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Tom Kellie
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Tom Kellie

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Otus senegalensis


Photographed at 3:40 pm on 9 February, 2014 at Lake Baringo, Kenya, using an EOS 1D X camera and an EF 400mm f/2.8L IS II super-telephoto lens.


ISO 800, 1/800 sec., f/5.6, 400mm focal length, handheld Manual exposure.


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Until the 3rd safari, I'd never observed an owl in the wild in 60 years, although I'd heard their distinctive calls on occasion. At Lake Nakuru I saw my first-ever owl.


Much later on the same day, this Otus senegalensis, African Scops-Owl, was pointed out by the boat guide. It was perched in a tree growing out from the water.


Two owls in one day...and not a one since!

Edited by Tom Kellie
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offshorebirder

I have put multiple nest boxes up for Eastern Screech-Owls (Megascops asio) on my parents' property on the western edge of Charleston, South Carolina. Pairs of Screech-Owls have used one of the available next boxes each spring for the past 12 years or so. They have successfully fledged over 40 young.

 

This spring they declined to use their own nest boxes, and appropriated one of the Great-crested Flycatcher nest boxes. I had no idea Eastern Screech-Owls could fit in the smaller entrance hole in a GC Flycatcher box! But they raised 3 chicks successfully this year - the little fuzzballs are currently bouncing around the denser thickets under the watchful eye of their parents. The mother is a "red phase" E. Screech-Owl and their father is a "gray phase".

 

Here is a father from a few years ago:

 

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Here is the mother napping in the entrance hole to the Great-crested Flycatcher box:

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Here is one of the fledglings from this year's batch (May 25, 2015):

 

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Here is a nestling peeking out of the entrance hole to a Screech-Owl nest box a couple of years ago:

 

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I like the little Owls.

Pictures from Botswana 2006/2007.

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offshorebirder

By the way, in the second photo of my above post: if you look closely at the bottom corners of the Screech-owl nest box, you will see feathers of former prey items sticking through the cracks between the door and the box walls.

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All stunning. @@Tom Kellie love those talons (do Owls have Talons or Claws?) "two owls in one day…and not one since" think about visiting India...

 

@@offshorebirder, first off I thought that was a plaque of an Owls head on the front of the box, so funny seeing those big heads in such a small hole.Those little ones are just too cute.

 

@@mvecht, love the variations in eye colour

 

I love Owls and we were lucky to see many different ones, pretty much on a daily basis in the Parks, on our recent India trip.

 

Thank-you

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attachicon.gifOtus senegalensis.JPG

Otus senegalensis
Photographed at 3:40 pm on 9 February, 2014 at Lake Baringo, Kenya, using an EOS 1D X camera and an EF 400mm f/2.8L IS II super-telephoto lens.
ISO 800, 1/800 sec., f/5.6, 400mm focal length, handheld Manual exposure.
*****************************************************************************************************
Until the 3rd safari, I'd never observed an owl in the wild in 60 years, although I'd heard their distinctive calls on occasion. At Lake Nakuru I saw my first-ever owl.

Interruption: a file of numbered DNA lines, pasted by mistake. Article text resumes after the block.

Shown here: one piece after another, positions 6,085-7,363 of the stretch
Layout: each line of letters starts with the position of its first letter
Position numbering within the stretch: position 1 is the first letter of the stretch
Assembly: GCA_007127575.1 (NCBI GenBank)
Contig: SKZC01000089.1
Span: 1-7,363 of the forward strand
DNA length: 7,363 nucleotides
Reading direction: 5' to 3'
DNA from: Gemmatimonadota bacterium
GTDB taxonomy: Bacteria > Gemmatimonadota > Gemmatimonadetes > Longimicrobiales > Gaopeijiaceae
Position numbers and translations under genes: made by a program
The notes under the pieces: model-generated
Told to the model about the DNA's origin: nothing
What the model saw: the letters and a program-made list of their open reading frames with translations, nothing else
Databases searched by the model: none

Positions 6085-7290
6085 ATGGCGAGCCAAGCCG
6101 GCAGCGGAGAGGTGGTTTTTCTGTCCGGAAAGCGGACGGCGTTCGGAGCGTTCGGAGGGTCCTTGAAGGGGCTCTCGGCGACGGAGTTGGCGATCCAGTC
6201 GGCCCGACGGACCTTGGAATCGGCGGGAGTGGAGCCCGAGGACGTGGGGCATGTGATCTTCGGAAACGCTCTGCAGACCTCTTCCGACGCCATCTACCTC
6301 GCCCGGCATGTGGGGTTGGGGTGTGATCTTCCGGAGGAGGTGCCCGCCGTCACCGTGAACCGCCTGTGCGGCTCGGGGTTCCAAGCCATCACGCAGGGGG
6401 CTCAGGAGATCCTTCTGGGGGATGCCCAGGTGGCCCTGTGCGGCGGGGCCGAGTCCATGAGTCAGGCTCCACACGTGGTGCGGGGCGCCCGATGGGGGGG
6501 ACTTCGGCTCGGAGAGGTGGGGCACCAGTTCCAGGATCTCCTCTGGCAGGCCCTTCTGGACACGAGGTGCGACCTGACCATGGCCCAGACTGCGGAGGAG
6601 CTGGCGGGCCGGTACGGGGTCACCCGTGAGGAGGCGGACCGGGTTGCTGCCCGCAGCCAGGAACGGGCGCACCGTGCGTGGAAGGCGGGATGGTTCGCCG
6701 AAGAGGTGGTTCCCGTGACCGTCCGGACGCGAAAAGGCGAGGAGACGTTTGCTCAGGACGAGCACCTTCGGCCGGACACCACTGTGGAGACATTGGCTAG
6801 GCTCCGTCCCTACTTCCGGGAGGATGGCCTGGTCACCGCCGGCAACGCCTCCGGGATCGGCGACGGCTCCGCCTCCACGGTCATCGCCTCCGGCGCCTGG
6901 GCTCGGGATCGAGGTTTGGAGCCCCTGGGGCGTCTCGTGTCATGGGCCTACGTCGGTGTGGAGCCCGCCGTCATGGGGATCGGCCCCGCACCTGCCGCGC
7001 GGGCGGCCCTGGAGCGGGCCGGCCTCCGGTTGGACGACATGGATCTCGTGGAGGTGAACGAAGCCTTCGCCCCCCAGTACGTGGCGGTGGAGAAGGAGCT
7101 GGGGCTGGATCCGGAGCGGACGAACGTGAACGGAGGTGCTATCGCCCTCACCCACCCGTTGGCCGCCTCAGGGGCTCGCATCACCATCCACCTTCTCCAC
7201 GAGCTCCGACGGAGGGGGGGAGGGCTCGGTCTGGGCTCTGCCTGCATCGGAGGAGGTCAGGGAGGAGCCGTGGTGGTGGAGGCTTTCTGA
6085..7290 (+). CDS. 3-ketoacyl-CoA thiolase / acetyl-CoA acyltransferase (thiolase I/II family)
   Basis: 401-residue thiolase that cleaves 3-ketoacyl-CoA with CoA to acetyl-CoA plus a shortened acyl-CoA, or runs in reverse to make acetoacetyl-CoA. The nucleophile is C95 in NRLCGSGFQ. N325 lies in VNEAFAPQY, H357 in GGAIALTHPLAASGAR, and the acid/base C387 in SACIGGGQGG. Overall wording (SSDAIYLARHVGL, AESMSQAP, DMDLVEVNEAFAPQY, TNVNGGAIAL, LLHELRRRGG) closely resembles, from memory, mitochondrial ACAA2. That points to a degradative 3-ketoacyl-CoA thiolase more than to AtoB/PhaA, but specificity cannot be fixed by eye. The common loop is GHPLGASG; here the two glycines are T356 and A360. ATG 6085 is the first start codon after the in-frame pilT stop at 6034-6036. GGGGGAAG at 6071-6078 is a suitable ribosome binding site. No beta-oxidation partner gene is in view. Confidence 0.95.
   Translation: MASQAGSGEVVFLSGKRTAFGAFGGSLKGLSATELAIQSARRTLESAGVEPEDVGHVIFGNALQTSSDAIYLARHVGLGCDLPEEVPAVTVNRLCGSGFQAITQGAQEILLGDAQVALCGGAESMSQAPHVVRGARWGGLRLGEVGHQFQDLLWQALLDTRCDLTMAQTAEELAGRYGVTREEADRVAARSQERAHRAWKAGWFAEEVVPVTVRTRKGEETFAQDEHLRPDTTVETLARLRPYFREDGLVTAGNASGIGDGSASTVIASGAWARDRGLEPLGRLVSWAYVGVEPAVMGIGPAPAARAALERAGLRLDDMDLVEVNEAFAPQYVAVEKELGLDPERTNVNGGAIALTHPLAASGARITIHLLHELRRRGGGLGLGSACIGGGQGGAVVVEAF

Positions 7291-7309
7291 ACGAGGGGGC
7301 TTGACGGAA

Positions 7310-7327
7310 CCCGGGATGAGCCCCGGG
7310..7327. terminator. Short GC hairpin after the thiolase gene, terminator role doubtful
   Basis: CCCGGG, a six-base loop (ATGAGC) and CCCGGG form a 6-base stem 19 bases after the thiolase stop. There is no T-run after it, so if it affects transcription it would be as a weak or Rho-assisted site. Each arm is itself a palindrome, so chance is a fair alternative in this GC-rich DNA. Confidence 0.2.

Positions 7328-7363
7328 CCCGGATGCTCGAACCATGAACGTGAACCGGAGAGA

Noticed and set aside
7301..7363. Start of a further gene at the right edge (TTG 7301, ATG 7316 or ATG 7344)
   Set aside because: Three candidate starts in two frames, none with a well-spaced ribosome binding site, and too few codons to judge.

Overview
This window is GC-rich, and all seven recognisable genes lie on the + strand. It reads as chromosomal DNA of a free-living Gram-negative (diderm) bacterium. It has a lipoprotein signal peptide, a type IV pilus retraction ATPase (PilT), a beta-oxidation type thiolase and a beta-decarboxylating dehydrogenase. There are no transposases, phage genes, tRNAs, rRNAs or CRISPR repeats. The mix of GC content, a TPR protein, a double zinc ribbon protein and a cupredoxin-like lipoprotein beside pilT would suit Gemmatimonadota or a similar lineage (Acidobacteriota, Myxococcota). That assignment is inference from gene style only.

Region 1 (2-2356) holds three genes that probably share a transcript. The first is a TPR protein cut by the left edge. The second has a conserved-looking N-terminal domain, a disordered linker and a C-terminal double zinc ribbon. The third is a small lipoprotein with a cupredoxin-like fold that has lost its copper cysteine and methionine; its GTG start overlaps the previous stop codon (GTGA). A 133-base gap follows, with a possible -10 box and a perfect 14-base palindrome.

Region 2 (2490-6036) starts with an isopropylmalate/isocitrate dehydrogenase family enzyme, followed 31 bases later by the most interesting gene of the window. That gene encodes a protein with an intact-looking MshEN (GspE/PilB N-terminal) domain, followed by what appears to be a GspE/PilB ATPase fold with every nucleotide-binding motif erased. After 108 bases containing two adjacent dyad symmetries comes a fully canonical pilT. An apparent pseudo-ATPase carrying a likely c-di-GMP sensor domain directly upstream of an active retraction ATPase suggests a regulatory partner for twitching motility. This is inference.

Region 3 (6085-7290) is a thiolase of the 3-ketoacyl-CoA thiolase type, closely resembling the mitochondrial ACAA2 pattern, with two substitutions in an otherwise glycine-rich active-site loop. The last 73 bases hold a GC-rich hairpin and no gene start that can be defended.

Much later on the same day, this Otus senegalensis, African Scops-Owl, was pointed out by the boat guide. It was perched in a tree growing out from the water.
Two owls in one day...and not a one since!

 

 

@@Tom Kellie Nice photo but I'm afraid I have to point out having once posted a mislabled photo of an owl myself that the bird is definitely a giant or Verreaux's eagle owl Bubo lacteus and not a scops owl the third photo in @@mvecht 's post however is an African scops owl Otus senegalensis, aside from anything else the size is the most obvious difference the scops is only 15-17cm compared to 58-66cms for the Verreaux's it's not known as the giant eagle owl for nothing.

 

The other owls in mvecht's post are 1 barred owlet Glaucidium capense, 2 & 4 pearl spotted owlet Glaucidium perlatum and 5 southern white-faced scops owl Ptilopsus granti.

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offshorebirder

It is striking how similar Pearl-spotted Owlets are to the New World owls - Northern Pygmy-Owl and Ferruginous Pygmy-Owl.

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Tom Kellie

@@Tom Kellie Nice photo but I'm afraid I have to point out having once posted a mislabled photo of an owl myself that the bird is definitely a giant or Verreaux's eagle owl Bubo lacteus and not a scops owl

 

~ @@inyathi

 

Thank you very much for making the correction.

I apologize for the error.

In an owl thread, it might be a twisted metaphor to say eagle-eyed, although that came to mind when I returned home and read your very kind correction.

With Appreciation,

Tom K.

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armchair bushman

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African Scops Owl

Lake Baringo (in the now flooded/abandoned grounds of the Lake Baringo Club)

Taken with my 6yr old Canon Powershot point-and-shoot the day before I dropped it on the tarmac and destroyed it.

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Tom Kellie

Taken with my 6yr old Canon Powershot point-and-shoot the day before I dropped it on the tarmac and destroyed it.

 

~ @@armchair bushman

 

Lucky timing that you had the image before the accident!

I'm sorry to hear about the loss, as a camera becomes a part of one's routine.

Tom K.

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armchair bushman

It has served me well. It can still take photos, but if I try to zoom, the lens jams and the whole thing shuts down. :(